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In the Name of God: The Extremely and Eternally Loving and Caring

I have always admired Academy Award-winning actor Morgan Freeman. I have always enjoyed his performances. Now, with the National Geographic series that he hosts, “The Story of God,” viewers get to accompany him on an amazing journey exploring faith from a variety of perspectives. And I argue that “The Story of God” is the best performance of Mr. Freeman’s storied career.

Thus far, Freeman has explored the Afterlife and Creation, criss-crossing the world in search for answers to many different questions, meeting interesting people along the way and allowing us, the viewers, to learn new things as well. Freeman explores various beliefs about the Apocalypse this coming Sunday, April 17. 

The thing that struck me right away about “The Story of God” was how well-made it was, how good the re-enactments were, and how expert the filming was. What’s more, I truly feel that I am accompanying Freeman along his journey, rather than being lectured to as a viewer, like many documentary films come across.

Although he deals with Islam a good deal in the series, given the negative press about Islam and Muslims today, I wish more was devoted to Islam and proper Islamic belief. That said, I did appreciate his statement that, after dealing with Muslims themselves, he understands that Islam wants people to live together in peace. And I agree with him when he said that, given all the negative media, one could be forgiven for thinking otherwise.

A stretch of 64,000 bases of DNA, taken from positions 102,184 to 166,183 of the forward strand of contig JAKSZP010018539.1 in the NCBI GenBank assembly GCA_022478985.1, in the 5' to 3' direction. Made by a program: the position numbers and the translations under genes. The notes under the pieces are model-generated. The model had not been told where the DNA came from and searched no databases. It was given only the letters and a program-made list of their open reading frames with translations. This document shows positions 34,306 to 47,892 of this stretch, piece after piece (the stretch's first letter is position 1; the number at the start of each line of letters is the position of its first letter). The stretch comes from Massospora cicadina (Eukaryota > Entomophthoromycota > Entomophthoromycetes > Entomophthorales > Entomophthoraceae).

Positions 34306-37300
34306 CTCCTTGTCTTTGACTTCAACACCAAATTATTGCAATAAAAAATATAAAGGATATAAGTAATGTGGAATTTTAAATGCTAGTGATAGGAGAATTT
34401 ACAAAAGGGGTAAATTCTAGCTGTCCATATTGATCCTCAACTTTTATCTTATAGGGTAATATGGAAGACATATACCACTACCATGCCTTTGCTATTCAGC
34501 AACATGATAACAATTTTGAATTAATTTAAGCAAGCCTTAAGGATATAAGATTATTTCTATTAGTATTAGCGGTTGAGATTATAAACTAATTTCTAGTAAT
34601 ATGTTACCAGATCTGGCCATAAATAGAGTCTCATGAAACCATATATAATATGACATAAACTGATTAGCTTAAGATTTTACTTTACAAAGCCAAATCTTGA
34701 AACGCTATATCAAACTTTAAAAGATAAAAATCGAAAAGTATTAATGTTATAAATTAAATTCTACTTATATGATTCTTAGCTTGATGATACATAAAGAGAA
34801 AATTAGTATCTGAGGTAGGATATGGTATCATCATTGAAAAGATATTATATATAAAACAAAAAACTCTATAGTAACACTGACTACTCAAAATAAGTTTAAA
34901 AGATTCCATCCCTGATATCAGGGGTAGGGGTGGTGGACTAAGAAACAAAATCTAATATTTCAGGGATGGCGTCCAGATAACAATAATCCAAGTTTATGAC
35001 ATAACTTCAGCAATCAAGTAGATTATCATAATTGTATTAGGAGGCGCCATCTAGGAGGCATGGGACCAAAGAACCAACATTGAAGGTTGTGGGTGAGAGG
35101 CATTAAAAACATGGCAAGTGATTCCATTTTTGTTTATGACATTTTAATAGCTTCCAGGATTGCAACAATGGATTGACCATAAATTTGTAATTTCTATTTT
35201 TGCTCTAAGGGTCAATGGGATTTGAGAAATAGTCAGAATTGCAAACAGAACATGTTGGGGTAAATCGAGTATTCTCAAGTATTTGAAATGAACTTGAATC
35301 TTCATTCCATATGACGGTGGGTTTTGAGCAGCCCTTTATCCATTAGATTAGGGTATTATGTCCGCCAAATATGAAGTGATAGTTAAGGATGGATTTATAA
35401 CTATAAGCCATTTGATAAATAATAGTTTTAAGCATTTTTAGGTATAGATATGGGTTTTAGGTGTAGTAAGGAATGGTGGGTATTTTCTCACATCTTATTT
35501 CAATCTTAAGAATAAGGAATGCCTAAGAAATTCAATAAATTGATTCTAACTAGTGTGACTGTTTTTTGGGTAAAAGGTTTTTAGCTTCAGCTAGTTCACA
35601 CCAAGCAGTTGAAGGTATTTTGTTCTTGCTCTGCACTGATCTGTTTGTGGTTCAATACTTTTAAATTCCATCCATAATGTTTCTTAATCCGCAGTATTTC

Still, thus far, the series is quite excellent, and it has given me a firsthand look at the practices and beliefs of other faiths, and it has taught me new things about Christianity and Judaism that I previously did not know or appreciate. What’s more, I also enjoy Freeman’s exploring the beliefs of the Mayans and ancient Egyptians, but not making it dry and boring like many previous shows about those civilizations have been. Kudos to both Freeman and National Geographic.

What I like most of all about this series is its showcase of the very many different beliefs of human beings. Yet, as Mr. Freeman himself said at the end of the episode on Creation, those differences should not divide us, but rather, it should unite us.

In a world where too many people, in the name of belief and religion, create havoc and destruction, we need a series like “The Story of God” to teach us about the faith and practices of others. And when we learn more about each other, we will be able to resist to those forces of savagery, in any faith, that seek to tear us apart.

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